Safeguarding data privacy: Top 10 tips for organisations in Zimbabwe

15 April 2024

Data privacy breaches can have a significant impact on individuals and corporations alike in terms of reputational and financial repercussions. Online financial services are used more widely in Africa than anywhere else in the world. As Zimbabwe moves more towards being a cashless society, the finance sector is facing an increasing amount of cybercrime, including phishing and bank card cloning – both of which are on the rise. 

Such breaches are not unique to Zimbabwe. For example, several Kenyan financial institutions have lost millions of dollars to cybercrime over the past few years, while a leading bank in Rwanda lost $10.3 million to fraudulent customer withdrawals in under three months.

It’s a critical concern for individuals and businesses globally, and more so for those operating in Africa, where the digital economy is growing by leaps and bounds. 


In an effort to counteract these risks and safeguard the data of its citizens and businesses, Zimbabwe formally enacted the Data Protection Act [Chapter 11:24] on December 3, 2021. While the Act deals with aspects of cybersecurity and cybercrime, its primary focus is on data privacy and ensuring data protection for all data collected within the country, as well as outside the country and processed in Zimbabwe. It also includes some of the strictest penalties for non-compliance and breaches for data handlers.


Lorreta Songola, Regional Chief Commercial Officer, Central Africa Region at Liquid Intelligent Technologies, unpacks ten ways to help Zimbabwean organisations and individuals proactively improve and manage their data privacy practices:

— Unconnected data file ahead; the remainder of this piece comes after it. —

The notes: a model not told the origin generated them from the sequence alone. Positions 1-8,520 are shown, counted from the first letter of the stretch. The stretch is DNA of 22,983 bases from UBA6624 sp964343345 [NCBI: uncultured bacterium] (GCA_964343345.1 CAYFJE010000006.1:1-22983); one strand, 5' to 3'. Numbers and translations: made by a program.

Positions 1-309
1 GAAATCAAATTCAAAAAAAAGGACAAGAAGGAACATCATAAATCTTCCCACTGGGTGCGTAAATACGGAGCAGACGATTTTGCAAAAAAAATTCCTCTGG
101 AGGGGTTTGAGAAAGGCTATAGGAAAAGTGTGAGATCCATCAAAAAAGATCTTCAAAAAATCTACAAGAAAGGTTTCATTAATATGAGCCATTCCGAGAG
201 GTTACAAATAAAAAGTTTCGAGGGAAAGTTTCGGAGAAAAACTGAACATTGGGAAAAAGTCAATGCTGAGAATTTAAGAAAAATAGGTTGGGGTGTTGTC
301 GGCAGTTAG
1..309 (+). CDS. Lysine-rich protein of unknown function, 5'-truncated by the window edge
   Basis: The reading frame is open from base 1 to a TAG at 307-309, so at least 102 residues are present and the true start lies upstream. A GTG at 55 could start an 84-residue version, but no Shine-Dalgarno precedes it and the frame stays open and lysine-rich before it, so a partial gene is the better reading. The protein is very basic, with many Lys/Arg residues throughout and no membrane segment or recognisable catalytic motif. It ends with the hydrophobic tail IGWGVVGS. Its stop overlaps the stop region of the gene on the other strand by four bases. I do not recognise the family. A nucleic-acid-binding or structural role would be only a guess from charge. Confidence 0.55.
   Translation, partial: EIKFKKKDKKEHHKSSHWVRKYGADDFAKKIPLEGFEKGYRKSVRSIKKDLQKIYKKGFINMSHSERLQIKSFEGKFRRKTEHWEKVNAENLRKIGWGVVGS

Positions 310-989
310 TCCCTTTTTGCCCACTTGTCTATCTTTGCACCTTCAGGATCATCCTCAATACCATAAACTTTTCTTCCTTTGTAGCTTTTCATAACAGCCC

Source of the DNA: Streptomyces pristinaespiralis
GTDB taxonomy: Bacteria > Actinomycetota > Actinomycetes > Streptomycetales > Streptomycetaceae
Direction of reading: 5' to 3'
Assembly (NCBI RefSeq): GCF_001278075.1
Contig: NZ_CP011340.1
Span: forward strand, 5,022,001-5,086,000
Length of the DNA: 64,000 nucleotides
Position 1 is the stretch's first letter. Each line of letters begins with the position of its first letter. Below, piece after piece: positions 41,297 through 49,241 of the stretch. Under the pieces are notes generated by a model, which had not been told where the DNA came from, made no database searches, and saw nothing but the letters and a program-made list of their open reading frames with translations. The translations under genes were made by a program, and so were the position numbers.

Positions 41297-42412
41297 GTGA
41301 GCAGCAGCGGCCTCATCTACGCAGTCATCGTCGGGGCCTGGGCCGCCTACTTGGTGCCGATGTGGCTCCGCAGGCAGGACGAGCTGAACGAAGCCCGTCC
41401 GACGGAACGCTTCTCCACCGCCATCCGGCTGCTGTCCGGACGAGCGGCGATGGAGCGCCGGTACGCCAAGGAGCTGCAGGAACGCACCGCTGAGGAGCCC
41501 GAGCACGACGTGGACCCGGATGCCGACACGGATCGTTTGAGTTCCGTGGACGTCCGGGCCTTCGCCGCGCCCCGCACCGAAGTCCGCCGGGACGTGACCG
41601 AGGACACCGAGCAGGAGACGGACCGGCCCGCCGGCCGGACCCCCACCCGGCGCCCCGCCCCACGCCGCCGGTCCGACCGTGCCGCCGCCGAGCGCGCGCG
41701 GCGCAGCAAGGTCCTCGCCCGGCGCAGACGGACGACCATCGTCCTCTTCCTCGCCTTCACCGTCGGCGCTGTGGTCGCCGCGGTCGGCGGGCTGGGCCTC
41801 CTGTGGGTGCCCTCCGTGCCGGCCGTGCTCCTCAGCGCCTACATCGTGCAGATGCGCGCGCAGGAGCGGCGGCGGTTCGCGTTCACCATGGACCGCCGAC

1. Foster a top-down approach.

Ensure active involvement and support from senior management in data protection efforts. For instance, a multinational corporation might require all its senior executives to undergo annual data protection training that is filtered down to staff and allocate a portion of their budget to cybersecurity initiatives.


  1. Designate a Data Protection Officer to oversee data protection efforts. 

This senior-level person should have expertise in data protection laws and regulations and oversee compliance within the organisation. This role is crucial in ensuring that data privacy is prioritised and implemented effectively. For example, a healthcare company might recruit a seasoned legal professional with expertise in healthcare data privacy laws, responsible for ensuring compliance with regulations and conducting regular data privacy audits.




  1. Provide regular training to employees on data protection best practices. 

Ongoing training helps create a culture of data privacy within the organisation. An e-commerce company might implement a quarterly training programme covering topics such as recognising phishing attacks and secure handling of customer data. Employees also need to be aware of the risks involved with the use of artificial intelligence tools in terms of the information about your organisation that is (potentially) shared and (definitely) stored.  


  1. Implement a data classification system to categorise data based on its sensitivity. 

Classify data based on its sensitivity, for instance as ‘public’, ‘internal-only’, ‘confidential’, and ‘restricted’. A financial institution, for example, might categorise its data into these levels, setting access controls accordingly. This helps control access to sensitive information and ensures that appropriate security measures are in place for each data category.